In arriving at its judgment and dismissing several of the debtors' arguments, the Financial Federated court observed that Florida case law took a hard line against anyone benefiting from fraudulent activity, regardless of whether the benefactor was innocent of fraud. Accordingly, Florida courts have traced the funds in question to determine whether they derived from fraud.21 Bottom line: when funds used to purchase a homestead (or pay down a mortgage on a homestead) are traced to fraudulent activity, whether for a residence owned by the debtor or by others; an equitable lien may be imposed to prevent unjust enrichment.22

Advisors need to be concerned about their own liability when helping clients who are on the eve of bankruptcy. In Freeman v. First Union National Bank,23 the Florida Supreme Court reviewed this question of state law certified by the Eleventh Circuit: Does the Florida Uniform Fraudulent Transfer Act (FUFTA) create a cause of action for damages in favor of a creditor against an aider or abettor to a fraudulent transaction? The case stemmed from a suit brought against First Union by victims of a Ponzi scheme. The victims alleged that despite First Union's knowledge of litigation instituted against one of its clients, the bank continued to permit the client to transfer millions of dollars offshore, even after an injunction was issued. After reviewing FUFTA, the Florida Supreme Court concluded that it “was not intended to serve as a vehicle by which a creditor may bring a suit against a non-transferee party for monetary damages arising from the non-transferee party's alleged aiding-abetting of a fraudulent money transfer.”24

But in the 2003 case of Morganroth,25 the U.S. Court of Appeals for the Third Circuit remanded to the district court in New Jersey on the question of whether the defendants, who were attorneys, knowingly and intentionally participated in a client's unlawful conduct to hinder, delay and/or fraudulently obstruct the enforcement of a judgment. The appeals court said such a finding would satisfy a claim for creditor fraud against the lawyer under New Jersey law. Advisors should find out whether their states have causes of action similar to New Jersey's, as Morganroth is not an isolated case. It should also be noted, however, that Freeman did not effectively close the door on all causes of action against an advisor in Florida. The court noted: “We caution that our answer to the certified question in this case is confined to the context of FUFTA. We do not address whether relief is available [to the victims] under any other theory of liability or cause of action.”26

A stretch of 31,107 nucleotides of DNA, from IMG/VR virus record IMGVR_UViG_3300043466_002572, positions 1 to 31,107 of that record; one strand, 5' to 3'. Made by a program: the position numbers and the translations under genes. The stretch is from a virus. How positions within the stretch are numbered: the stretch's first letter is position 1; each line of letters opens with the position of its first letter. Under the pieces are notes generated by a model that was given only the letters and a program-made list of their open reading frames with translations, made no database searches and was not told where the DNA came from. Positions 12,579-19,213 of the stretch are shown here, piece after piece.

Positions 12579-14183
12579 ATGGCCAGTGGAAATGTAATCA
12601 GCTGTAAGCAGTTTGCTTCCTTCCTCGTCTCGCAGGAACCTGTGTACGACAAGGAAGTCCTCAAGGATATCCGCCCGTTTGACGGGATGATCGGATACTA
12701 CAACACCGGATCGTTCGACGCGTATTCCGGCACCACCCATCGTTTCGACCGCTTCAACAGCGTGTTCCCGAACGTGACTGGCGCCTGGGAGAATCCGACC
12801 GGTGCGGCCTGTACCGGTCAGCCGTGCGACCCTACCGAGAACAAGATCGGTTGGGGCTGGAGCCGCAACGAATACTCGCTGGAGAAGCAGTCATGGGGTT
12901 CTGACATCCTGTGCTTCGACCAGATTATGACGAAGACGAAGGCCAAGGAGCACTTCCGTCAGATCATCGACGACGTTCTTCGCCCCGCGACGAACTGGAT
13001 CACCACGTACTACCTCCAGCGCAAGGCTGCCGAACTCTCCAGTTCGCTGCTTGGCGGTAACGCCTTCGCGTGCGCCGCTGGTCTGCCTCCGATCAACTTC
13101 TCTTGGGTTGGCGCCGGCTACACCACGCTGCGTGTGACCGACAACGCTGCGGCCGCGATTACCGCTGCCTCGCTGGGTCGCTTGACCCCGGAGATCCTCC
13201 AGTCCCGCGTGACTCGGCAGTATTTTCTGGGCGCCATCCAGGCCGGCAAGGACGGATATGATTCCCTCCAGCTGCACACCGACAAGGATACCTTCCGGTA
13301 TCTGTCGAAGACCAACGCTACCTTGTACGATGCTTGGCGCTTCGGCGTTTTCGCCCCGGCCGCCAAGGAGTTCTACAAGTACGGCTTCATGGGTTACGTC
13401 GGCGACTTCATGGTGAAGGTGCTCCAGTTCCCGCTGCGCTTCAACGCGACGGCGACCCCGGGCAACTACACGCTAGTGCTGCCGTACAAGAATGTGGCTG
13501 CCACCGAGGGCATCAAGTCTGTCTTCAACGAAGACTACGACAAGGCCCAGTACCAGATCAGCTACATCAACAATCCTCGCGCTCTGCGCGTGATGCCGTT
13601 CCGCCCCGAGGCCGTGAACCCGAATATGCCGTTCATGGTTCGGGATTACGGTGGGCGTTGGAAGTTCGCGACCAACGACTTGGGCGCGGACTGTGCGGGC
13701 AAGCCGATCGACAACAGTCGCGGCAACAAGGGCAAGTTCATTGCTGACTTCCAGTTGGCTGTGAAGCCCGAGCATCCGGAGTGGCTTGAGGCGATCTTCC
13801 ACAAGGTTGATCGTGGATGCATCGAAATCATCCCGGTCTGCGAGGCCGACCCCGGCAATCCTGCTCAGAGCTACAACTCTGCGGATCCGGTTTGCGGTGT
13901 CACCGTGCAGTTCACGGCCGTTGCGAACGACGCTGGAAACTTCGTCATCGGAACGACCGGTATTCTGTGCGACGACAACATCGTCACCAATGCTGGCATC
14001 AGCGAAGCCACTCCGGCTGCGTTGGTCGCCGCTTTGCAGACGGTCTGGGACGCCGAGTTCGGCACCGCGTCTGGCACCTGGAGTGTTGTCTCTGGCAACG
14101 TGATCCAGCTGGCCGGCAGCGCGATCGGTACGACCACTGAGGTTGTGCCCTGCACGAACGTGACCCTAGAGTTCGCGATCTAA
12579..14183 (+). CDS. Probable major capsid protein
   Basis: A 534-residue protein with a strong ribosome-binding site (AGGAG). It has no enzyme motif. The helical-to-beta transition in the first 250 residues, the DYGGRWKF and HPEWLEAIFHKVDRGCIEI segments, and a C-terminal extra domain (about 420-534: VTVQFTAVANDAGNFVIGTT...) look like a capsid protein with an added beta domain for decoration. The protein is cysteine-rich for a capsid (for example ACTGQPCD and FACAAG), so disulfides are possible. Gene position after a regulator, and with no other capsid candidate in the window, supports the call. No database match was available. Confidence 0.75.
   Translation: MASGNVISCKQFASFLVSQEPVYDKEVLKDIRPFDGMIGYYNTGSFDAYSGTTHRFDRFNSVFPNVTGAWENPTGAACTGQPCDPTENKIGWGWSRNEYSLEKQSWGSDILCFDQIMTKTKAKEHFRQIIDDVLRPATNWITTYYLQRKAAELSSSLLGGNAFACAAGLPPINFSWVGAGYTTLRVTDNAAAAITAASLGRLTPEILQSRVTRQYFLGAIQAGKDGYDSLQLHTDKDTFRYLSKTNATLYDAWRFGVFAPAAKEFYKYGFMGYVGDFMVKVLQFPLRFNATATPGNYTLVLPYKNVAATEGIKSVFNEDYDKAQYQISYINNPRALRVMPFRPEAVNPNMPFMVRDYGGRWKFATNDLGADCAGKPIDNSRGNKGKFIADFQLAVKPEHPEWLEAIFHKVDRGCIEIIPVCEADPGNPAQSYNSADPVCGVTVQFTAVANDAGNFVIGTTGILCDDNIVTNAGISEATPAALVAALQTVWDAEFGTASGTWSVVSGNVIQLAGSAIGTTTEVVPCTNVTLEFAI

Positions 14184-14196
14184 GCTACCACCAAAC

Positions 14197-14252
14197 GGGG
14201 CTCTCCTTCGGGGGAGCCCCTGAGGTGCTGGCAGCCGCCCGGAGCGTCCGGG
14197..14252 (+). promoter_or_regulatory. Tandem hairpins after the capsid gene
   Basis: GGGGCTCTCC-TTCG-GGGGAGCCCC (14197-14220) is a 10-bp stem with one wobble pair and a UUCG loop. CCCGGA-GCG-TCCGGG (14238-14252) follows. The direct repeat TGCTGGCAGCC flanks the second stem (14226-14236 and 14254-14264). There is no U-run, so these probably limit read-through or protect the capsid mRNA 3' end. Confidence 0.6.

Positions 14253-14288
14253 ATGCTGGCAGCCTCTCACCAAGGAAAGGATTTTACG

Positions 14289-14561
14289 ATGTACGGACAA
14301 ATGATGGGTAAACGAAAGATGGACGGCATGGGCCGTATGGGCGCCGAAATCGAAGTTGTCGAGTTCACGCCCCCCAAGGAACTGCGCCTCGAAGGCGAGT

Federal tax law in some circumstances preempts Florida's homestead exemption. In the 1998 decision on In re McFadyen,27 the bankruptcy court held that a federal tax lien was enforceable against homestead property. The court stated that “the homestead exemption does not erect a barrier around a taxpayer's home sturdy enough to keep out the Commissioner of the Internal Revenue.”28 However, due to concern that seizure of a taxpayer's principal residence is particularly disruptive for the taxpayer and the taxpayer's family, Congress held that a taxpayer's principal residence may be seized to satisfy a taxpayer's tax liability only as a last resort; it is exempt from levy unless a judge or magistrate of a U.S. district court approves the levy in writing.29